Last month, I ran a one-day workshop for senior leaders at a multinational organisation. One of the common themes that came up when we were establishing the ground rules for the session was the sense of “busyness” in the group. Many participants mentioned how “busy” they were and how it was not an ideal time for a full day workshop. Nevertheless, the workshop went very well and the level of input and engagement from the participants was high.
As a follow-up, I was debriefing the workshop with the participants yesterday. Their feedback about the session and its impact has been very insightful.
The Benefits of Strategic Thinking
One participant said she appreciated the time and space the session provided in order for her to slow down, think and reflect. She was able to move out of her “tactics” mindset and think more strategically. Another participant mentioned that he was able to step into a more strategic mindset and use the time to think about frameworks that will find alignment with everyone in his team. Others shared similar experiences. Participants realised that they were actually being busy for “busyness” sake, whereas what they were missing was the necessary time and space for valuable strategic thinking and consequently future planning. This is a key aspect of leadership.
As Henry David Thoreau wisely stated, “It is not enough to be busy… the question is: what are we busy about?” Strategic thinking examines and challenges the assumptions that exist around an organisation’s value proposition. It focuses on finding and developing unique opportunities to create value for an organisation. Being a strategic thinker can be difficult, but allocating time for the process is a crucial first step.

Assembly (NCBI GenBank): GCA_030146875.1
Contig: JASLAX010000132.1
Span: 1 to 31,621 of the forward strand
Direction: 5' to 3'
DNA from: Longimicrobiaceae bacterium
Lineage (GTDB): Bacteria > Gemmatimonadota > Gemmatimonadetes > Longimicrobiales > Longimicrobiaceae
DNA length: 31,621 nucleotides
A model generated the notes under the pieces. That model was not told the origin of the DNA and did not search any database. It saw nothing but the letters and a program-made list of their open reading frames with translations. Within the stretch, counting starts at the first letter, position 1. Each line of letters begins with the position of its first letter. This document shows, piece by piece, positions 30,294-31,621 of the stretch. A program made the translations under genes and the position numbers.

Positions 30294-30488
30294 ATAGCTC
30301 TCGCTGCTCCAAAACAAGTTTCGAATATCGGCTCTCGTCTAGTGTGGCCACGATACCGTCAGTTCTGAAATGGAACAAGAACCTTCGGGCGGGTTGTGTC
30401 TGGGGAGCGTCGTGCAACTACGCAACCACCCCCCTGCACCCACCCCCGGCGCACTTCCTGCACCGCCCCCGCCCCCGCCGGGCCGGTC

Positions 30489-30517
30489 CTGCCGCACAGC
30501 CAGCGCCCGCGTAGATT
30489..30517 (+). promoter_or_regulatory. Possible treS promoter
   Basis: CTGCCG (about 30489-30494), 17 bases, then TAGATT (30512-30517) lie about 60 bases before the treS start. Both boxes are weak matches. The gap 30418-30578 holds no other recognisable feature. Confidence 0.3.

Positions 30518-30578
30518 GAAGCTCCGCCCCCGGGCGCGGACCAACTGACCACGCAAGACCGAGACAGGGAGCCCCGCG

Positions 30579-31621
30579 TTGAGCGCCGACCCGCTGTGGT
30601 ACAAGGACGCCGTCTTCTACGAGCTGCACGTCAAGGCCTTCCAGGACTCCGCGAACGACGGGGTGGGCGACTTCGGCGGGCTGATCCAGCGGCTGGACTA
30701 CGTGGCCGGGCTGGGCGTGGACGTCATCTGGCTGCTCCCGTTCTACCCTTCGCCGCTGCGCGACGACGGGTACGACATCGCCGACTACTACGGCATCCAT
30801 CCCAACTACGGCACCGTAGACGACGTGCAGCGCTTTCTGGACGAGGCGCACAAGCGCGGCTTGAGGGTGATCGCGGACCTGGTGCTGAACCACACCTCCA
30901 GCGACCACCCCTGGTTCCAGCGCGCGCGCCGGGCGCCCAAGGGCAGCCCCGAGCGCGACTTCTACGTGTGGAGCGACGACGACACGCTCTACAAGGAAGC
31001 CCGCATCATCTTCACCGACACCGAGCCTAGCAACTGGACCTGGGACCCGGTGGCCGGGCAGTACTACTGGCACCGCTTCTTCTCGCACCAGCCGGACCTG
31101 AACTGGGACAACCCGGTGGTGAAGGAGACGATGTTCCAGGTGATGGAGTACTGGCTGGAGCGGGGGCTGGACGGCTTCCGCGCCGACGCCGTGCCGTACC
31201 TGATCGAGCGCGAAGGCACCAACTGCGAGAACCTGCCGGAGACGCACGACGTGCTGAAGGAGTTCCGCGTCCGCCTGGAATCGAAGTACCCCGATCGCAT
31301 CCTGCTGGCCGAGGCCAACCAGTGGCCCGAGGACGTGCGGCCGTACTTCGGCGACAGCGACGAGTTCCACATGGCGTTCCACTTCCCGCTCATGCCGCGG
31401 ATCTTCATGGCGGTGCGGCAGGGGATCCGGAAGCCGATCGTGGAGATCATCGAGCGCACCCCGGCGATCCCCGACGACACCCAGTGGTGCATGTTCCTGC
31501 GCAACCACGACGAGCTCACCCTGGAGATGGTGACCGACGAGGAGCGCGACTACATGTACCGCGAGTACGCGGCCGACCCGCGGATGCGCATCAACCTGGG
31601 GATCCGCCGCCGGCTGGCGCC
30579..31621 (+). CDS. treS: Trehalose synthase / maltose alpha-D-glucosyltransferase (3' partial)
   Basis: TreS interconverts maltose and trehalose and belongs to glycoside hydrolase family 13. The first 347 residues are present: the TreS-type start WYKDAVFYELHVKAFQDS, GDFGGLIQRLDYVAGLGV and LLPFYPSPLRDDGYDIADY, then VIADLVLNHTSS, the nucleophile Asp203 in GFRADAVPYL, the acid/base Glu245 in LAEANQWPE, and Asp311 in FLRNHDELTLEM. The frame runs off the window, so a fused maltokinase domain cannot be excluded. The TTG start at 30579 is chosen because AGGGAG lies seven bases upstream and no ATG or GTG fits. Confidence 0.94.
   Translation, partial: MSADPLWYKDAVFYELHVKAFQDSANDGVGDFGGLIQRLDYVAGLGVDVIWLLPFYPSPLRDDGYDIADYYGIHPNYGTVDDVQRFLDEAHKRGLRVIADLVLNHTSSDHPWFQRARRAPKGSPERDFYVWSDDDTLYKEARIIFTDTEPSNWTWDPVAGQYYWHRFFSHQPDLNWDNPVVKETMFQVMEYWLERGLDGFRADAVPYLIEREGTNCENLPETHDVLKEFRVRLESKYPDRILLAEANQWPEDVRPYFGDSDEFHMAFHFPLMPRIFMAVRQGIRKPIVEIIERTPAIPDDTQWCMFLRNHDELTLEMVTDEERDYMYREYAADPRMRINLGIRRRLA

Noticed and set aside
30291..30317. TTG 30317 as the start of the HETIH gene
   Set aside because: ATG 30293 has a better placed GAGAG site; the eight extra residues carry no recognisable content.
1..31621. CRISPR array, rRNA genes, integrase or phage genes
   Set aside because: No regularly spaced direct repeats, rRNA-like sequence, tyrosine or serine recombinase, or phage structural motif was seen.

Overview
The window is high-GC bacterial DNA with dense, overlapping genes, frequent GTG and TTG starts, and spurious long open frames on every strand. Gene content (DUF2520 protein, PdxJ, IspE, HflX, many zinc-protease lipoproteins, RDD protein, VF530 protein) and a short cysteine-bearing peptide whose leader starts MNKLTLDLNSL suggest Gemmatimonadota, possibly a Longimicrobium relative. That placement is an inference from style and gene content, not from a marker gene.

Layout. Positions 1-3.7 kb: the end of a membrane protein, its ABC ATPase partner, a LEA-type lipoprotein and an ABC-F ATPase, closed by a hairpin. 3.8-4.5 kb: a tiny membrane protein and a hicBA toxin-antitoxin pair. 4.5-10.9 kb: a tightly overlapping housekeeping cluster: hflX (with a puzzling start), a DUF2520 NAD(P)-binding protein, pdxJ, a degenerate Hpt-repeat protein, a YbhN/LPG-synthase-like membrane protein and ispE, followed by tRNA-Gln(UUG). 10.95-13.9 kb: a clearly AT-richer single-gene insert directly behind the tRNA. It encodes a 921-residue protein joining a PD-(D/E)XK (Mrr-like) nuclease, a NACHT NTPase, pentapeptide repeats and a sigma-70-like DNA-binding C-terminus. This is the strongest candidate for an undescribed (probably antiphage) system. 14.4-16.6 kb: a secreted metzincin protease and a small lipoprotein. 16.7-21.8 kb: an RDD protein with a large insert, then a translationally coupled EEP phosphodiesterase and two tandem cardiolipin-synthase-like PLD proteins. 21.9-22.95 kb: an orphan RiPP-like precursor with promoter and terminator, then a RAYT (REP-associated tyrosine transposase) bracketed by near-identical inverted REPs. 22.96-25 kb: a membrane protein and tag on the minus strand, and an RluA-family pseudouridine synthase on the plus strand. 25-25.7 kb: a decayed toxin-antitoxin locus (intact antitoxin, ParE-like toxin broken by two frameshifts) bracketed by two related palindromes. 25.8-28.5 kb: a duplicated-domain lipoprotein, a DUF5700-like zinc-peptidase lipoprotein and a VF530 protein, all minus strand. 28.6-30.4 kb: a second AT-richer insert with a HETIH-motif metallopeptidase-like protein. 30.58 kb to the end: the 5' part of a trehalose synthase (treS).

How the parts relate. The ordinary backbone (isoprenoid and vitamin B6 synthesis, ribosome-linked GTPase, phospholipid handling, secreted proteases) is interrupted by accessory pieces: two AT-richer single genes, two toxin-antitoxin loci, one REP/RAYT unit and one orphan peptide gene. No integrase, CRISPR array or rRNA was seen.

Strategic thinking is not only reserved for senior executives, it can, and should, happen at every level of an organisation. The important step is to accept that strategic thinking is part of your job and begin to focus on developing your abilities. Here are a few techniques to help you become a better strategic thinker:
Make a commitment to slow down and do some focused thinking. One easy way to do this is to schedule a time every day or week to simply spend time thinking. It doesn’t have to be at work; it could be driving to work or going for a walk at lunch.
Broaden your horizons
Strategic thinking and curiosity are intrinsically linked. The more ideas and experiences you have, the more insights and connections you can make. Try to read about new ideas or new opinions, or explore new places to help stimulate the mind.
Step into others’ shoes
Discuss your ideas with other people. This is valuable because most likely the people around you think differently from you and can provide alternative perspectives to your ideas. Clients and customers also serve as a good source of inspiration for new ways of thinking.
The more strategic minds generating ideas in an organisation, the better. One effective way to encourage staff to think strategically is to incorporate strategic thinking into their training and/or performance development plans.
Strategy is not just about thinking, it is also about executing. Generating ideas is valuable, but it can go to waste if a decision is not make about what to do with them. This is where budgeting, time, money, resources, and prioritising come into focus.
Strategic thinking will make you a better leader. However, the ultimate value of strategic thinking is that it is looking out for the future of your organisation and its long-term success.